Designed and integrated by the Korean telecom industry as an answer to the drawbacks of speed curbs in the likes of CDMA 1x mobile phones and to increase the flow rate of broadband Internet like the ADSL or Wireless LAN, the technology uses TDD for duplexing, OFDMA for multiple access and 8.75MHz as a channel bandwidth.
As the wibro base stations, provides a dataflow rate of 30 to 50 Mbit/s and also allow the usage of portable internet with in arrange of 1 â€œ 5 Km, obviously the data flow rate, of devices in motion can be in a range of 120 km/hr and about 250 km/hr for wireless lanâ„¢s having a slow speed and for mobile phones. This figures were actually higher when compared with the range and bandwidth it offered during the testing of this technology in connection with the APEC summit in Busan in 2005. The main advantage this technology has over the WIMAX standard is its Quality of service (QoS). This QoS gives more reliability for the streaming video content and for other loss-sensitive data. WiBro is quite demanding, in its needs varying from the spectrum use to equipment design, WiMAX leaves much of this up to the equipment provider while supplying enough information to confirm the interoperability between designs.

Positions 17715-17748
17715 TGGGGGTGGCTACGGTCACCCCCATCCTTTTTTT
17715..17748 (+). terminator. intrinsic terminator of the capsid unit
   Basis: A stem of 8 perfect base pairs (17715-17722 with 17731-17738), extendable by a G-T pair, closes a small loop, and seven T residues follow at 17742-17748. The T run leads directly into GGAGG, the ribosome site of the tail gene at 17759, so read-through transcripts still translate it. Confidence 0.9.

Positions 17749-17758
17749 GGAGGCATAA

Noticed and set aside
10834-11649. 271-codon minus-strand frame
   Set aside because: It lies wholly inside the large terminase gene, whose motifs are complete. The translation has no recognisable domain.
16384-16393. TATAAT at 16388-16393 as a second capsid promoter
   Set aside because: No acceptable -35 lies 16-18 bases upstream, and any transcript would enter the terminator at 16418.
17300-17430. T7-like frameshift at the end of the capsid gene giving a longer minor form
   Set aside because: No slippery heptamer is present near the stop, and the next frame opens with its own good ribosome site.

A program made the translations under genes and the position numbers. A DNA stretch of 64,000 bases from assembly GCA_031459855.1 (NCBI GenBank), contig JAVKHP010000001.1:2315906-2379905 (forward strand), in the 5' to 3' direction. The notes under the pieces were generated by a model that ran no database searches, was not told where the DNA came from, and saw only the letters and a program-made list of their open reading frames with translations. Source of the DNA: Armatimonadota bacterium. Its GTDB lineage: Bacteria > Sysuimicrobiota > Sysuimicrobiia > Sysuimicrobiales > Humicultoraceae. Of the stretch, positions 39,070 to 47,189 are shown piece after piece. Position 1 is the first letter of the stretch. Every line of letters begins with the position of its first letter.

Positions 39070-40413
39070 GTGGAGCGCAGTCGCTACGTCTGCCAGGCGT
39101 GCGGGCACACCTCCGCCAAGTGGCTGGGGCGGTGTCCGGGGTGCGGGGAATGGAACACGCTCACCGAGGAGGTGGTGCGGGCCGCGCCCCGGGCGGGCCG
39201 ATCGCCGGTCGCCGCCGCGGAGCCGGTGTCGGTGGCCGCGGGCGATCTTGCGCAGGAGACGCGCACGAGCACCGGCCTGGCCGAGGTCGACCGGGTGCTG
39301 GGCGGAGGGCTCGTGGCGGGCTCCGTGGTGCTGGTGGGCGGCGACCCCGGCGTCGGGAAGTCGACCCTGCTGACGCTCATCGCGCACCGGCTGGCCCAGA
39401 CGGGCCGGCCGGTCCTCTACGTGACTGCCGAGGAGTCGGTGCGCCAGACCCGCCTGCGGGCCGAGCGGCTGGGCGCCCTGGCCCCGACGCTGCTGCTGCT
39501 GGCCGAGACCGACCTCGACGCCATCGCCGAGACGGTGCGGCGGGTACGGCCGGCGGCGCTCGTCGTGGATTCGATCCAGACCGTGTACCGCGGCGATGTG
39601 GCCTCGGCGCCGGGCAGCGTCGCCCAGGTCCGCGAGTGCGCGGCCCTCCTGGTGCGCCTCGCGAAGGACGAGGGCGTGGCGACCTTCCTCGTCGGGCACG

In Korea, the government by 2001 recognized the advent of this innovative technology by giving a 100 MHz of electromagnetic spectrum in the 2.3 - 2.4 GHz band. By the end of 2004, WiBro Phase 1 was standardized by the TTA of Korea and in late 2005, ITU reflected WiBro as IEEE 802.16e. By June 2006, two major telecom companies in Korea namely the KT and the SKT Two Korean Telco (KT, SKT) began the commercial operations in the country, starting with a charge rate of 30 US$.
Since then, many telecom giants around the world namely the TI (Italia), TVA (Brazil), Omnivision (Venezuela), PORTUS (Croatia), and Arialink (Michigan) have started plans to come out with the commercial operations of the technology.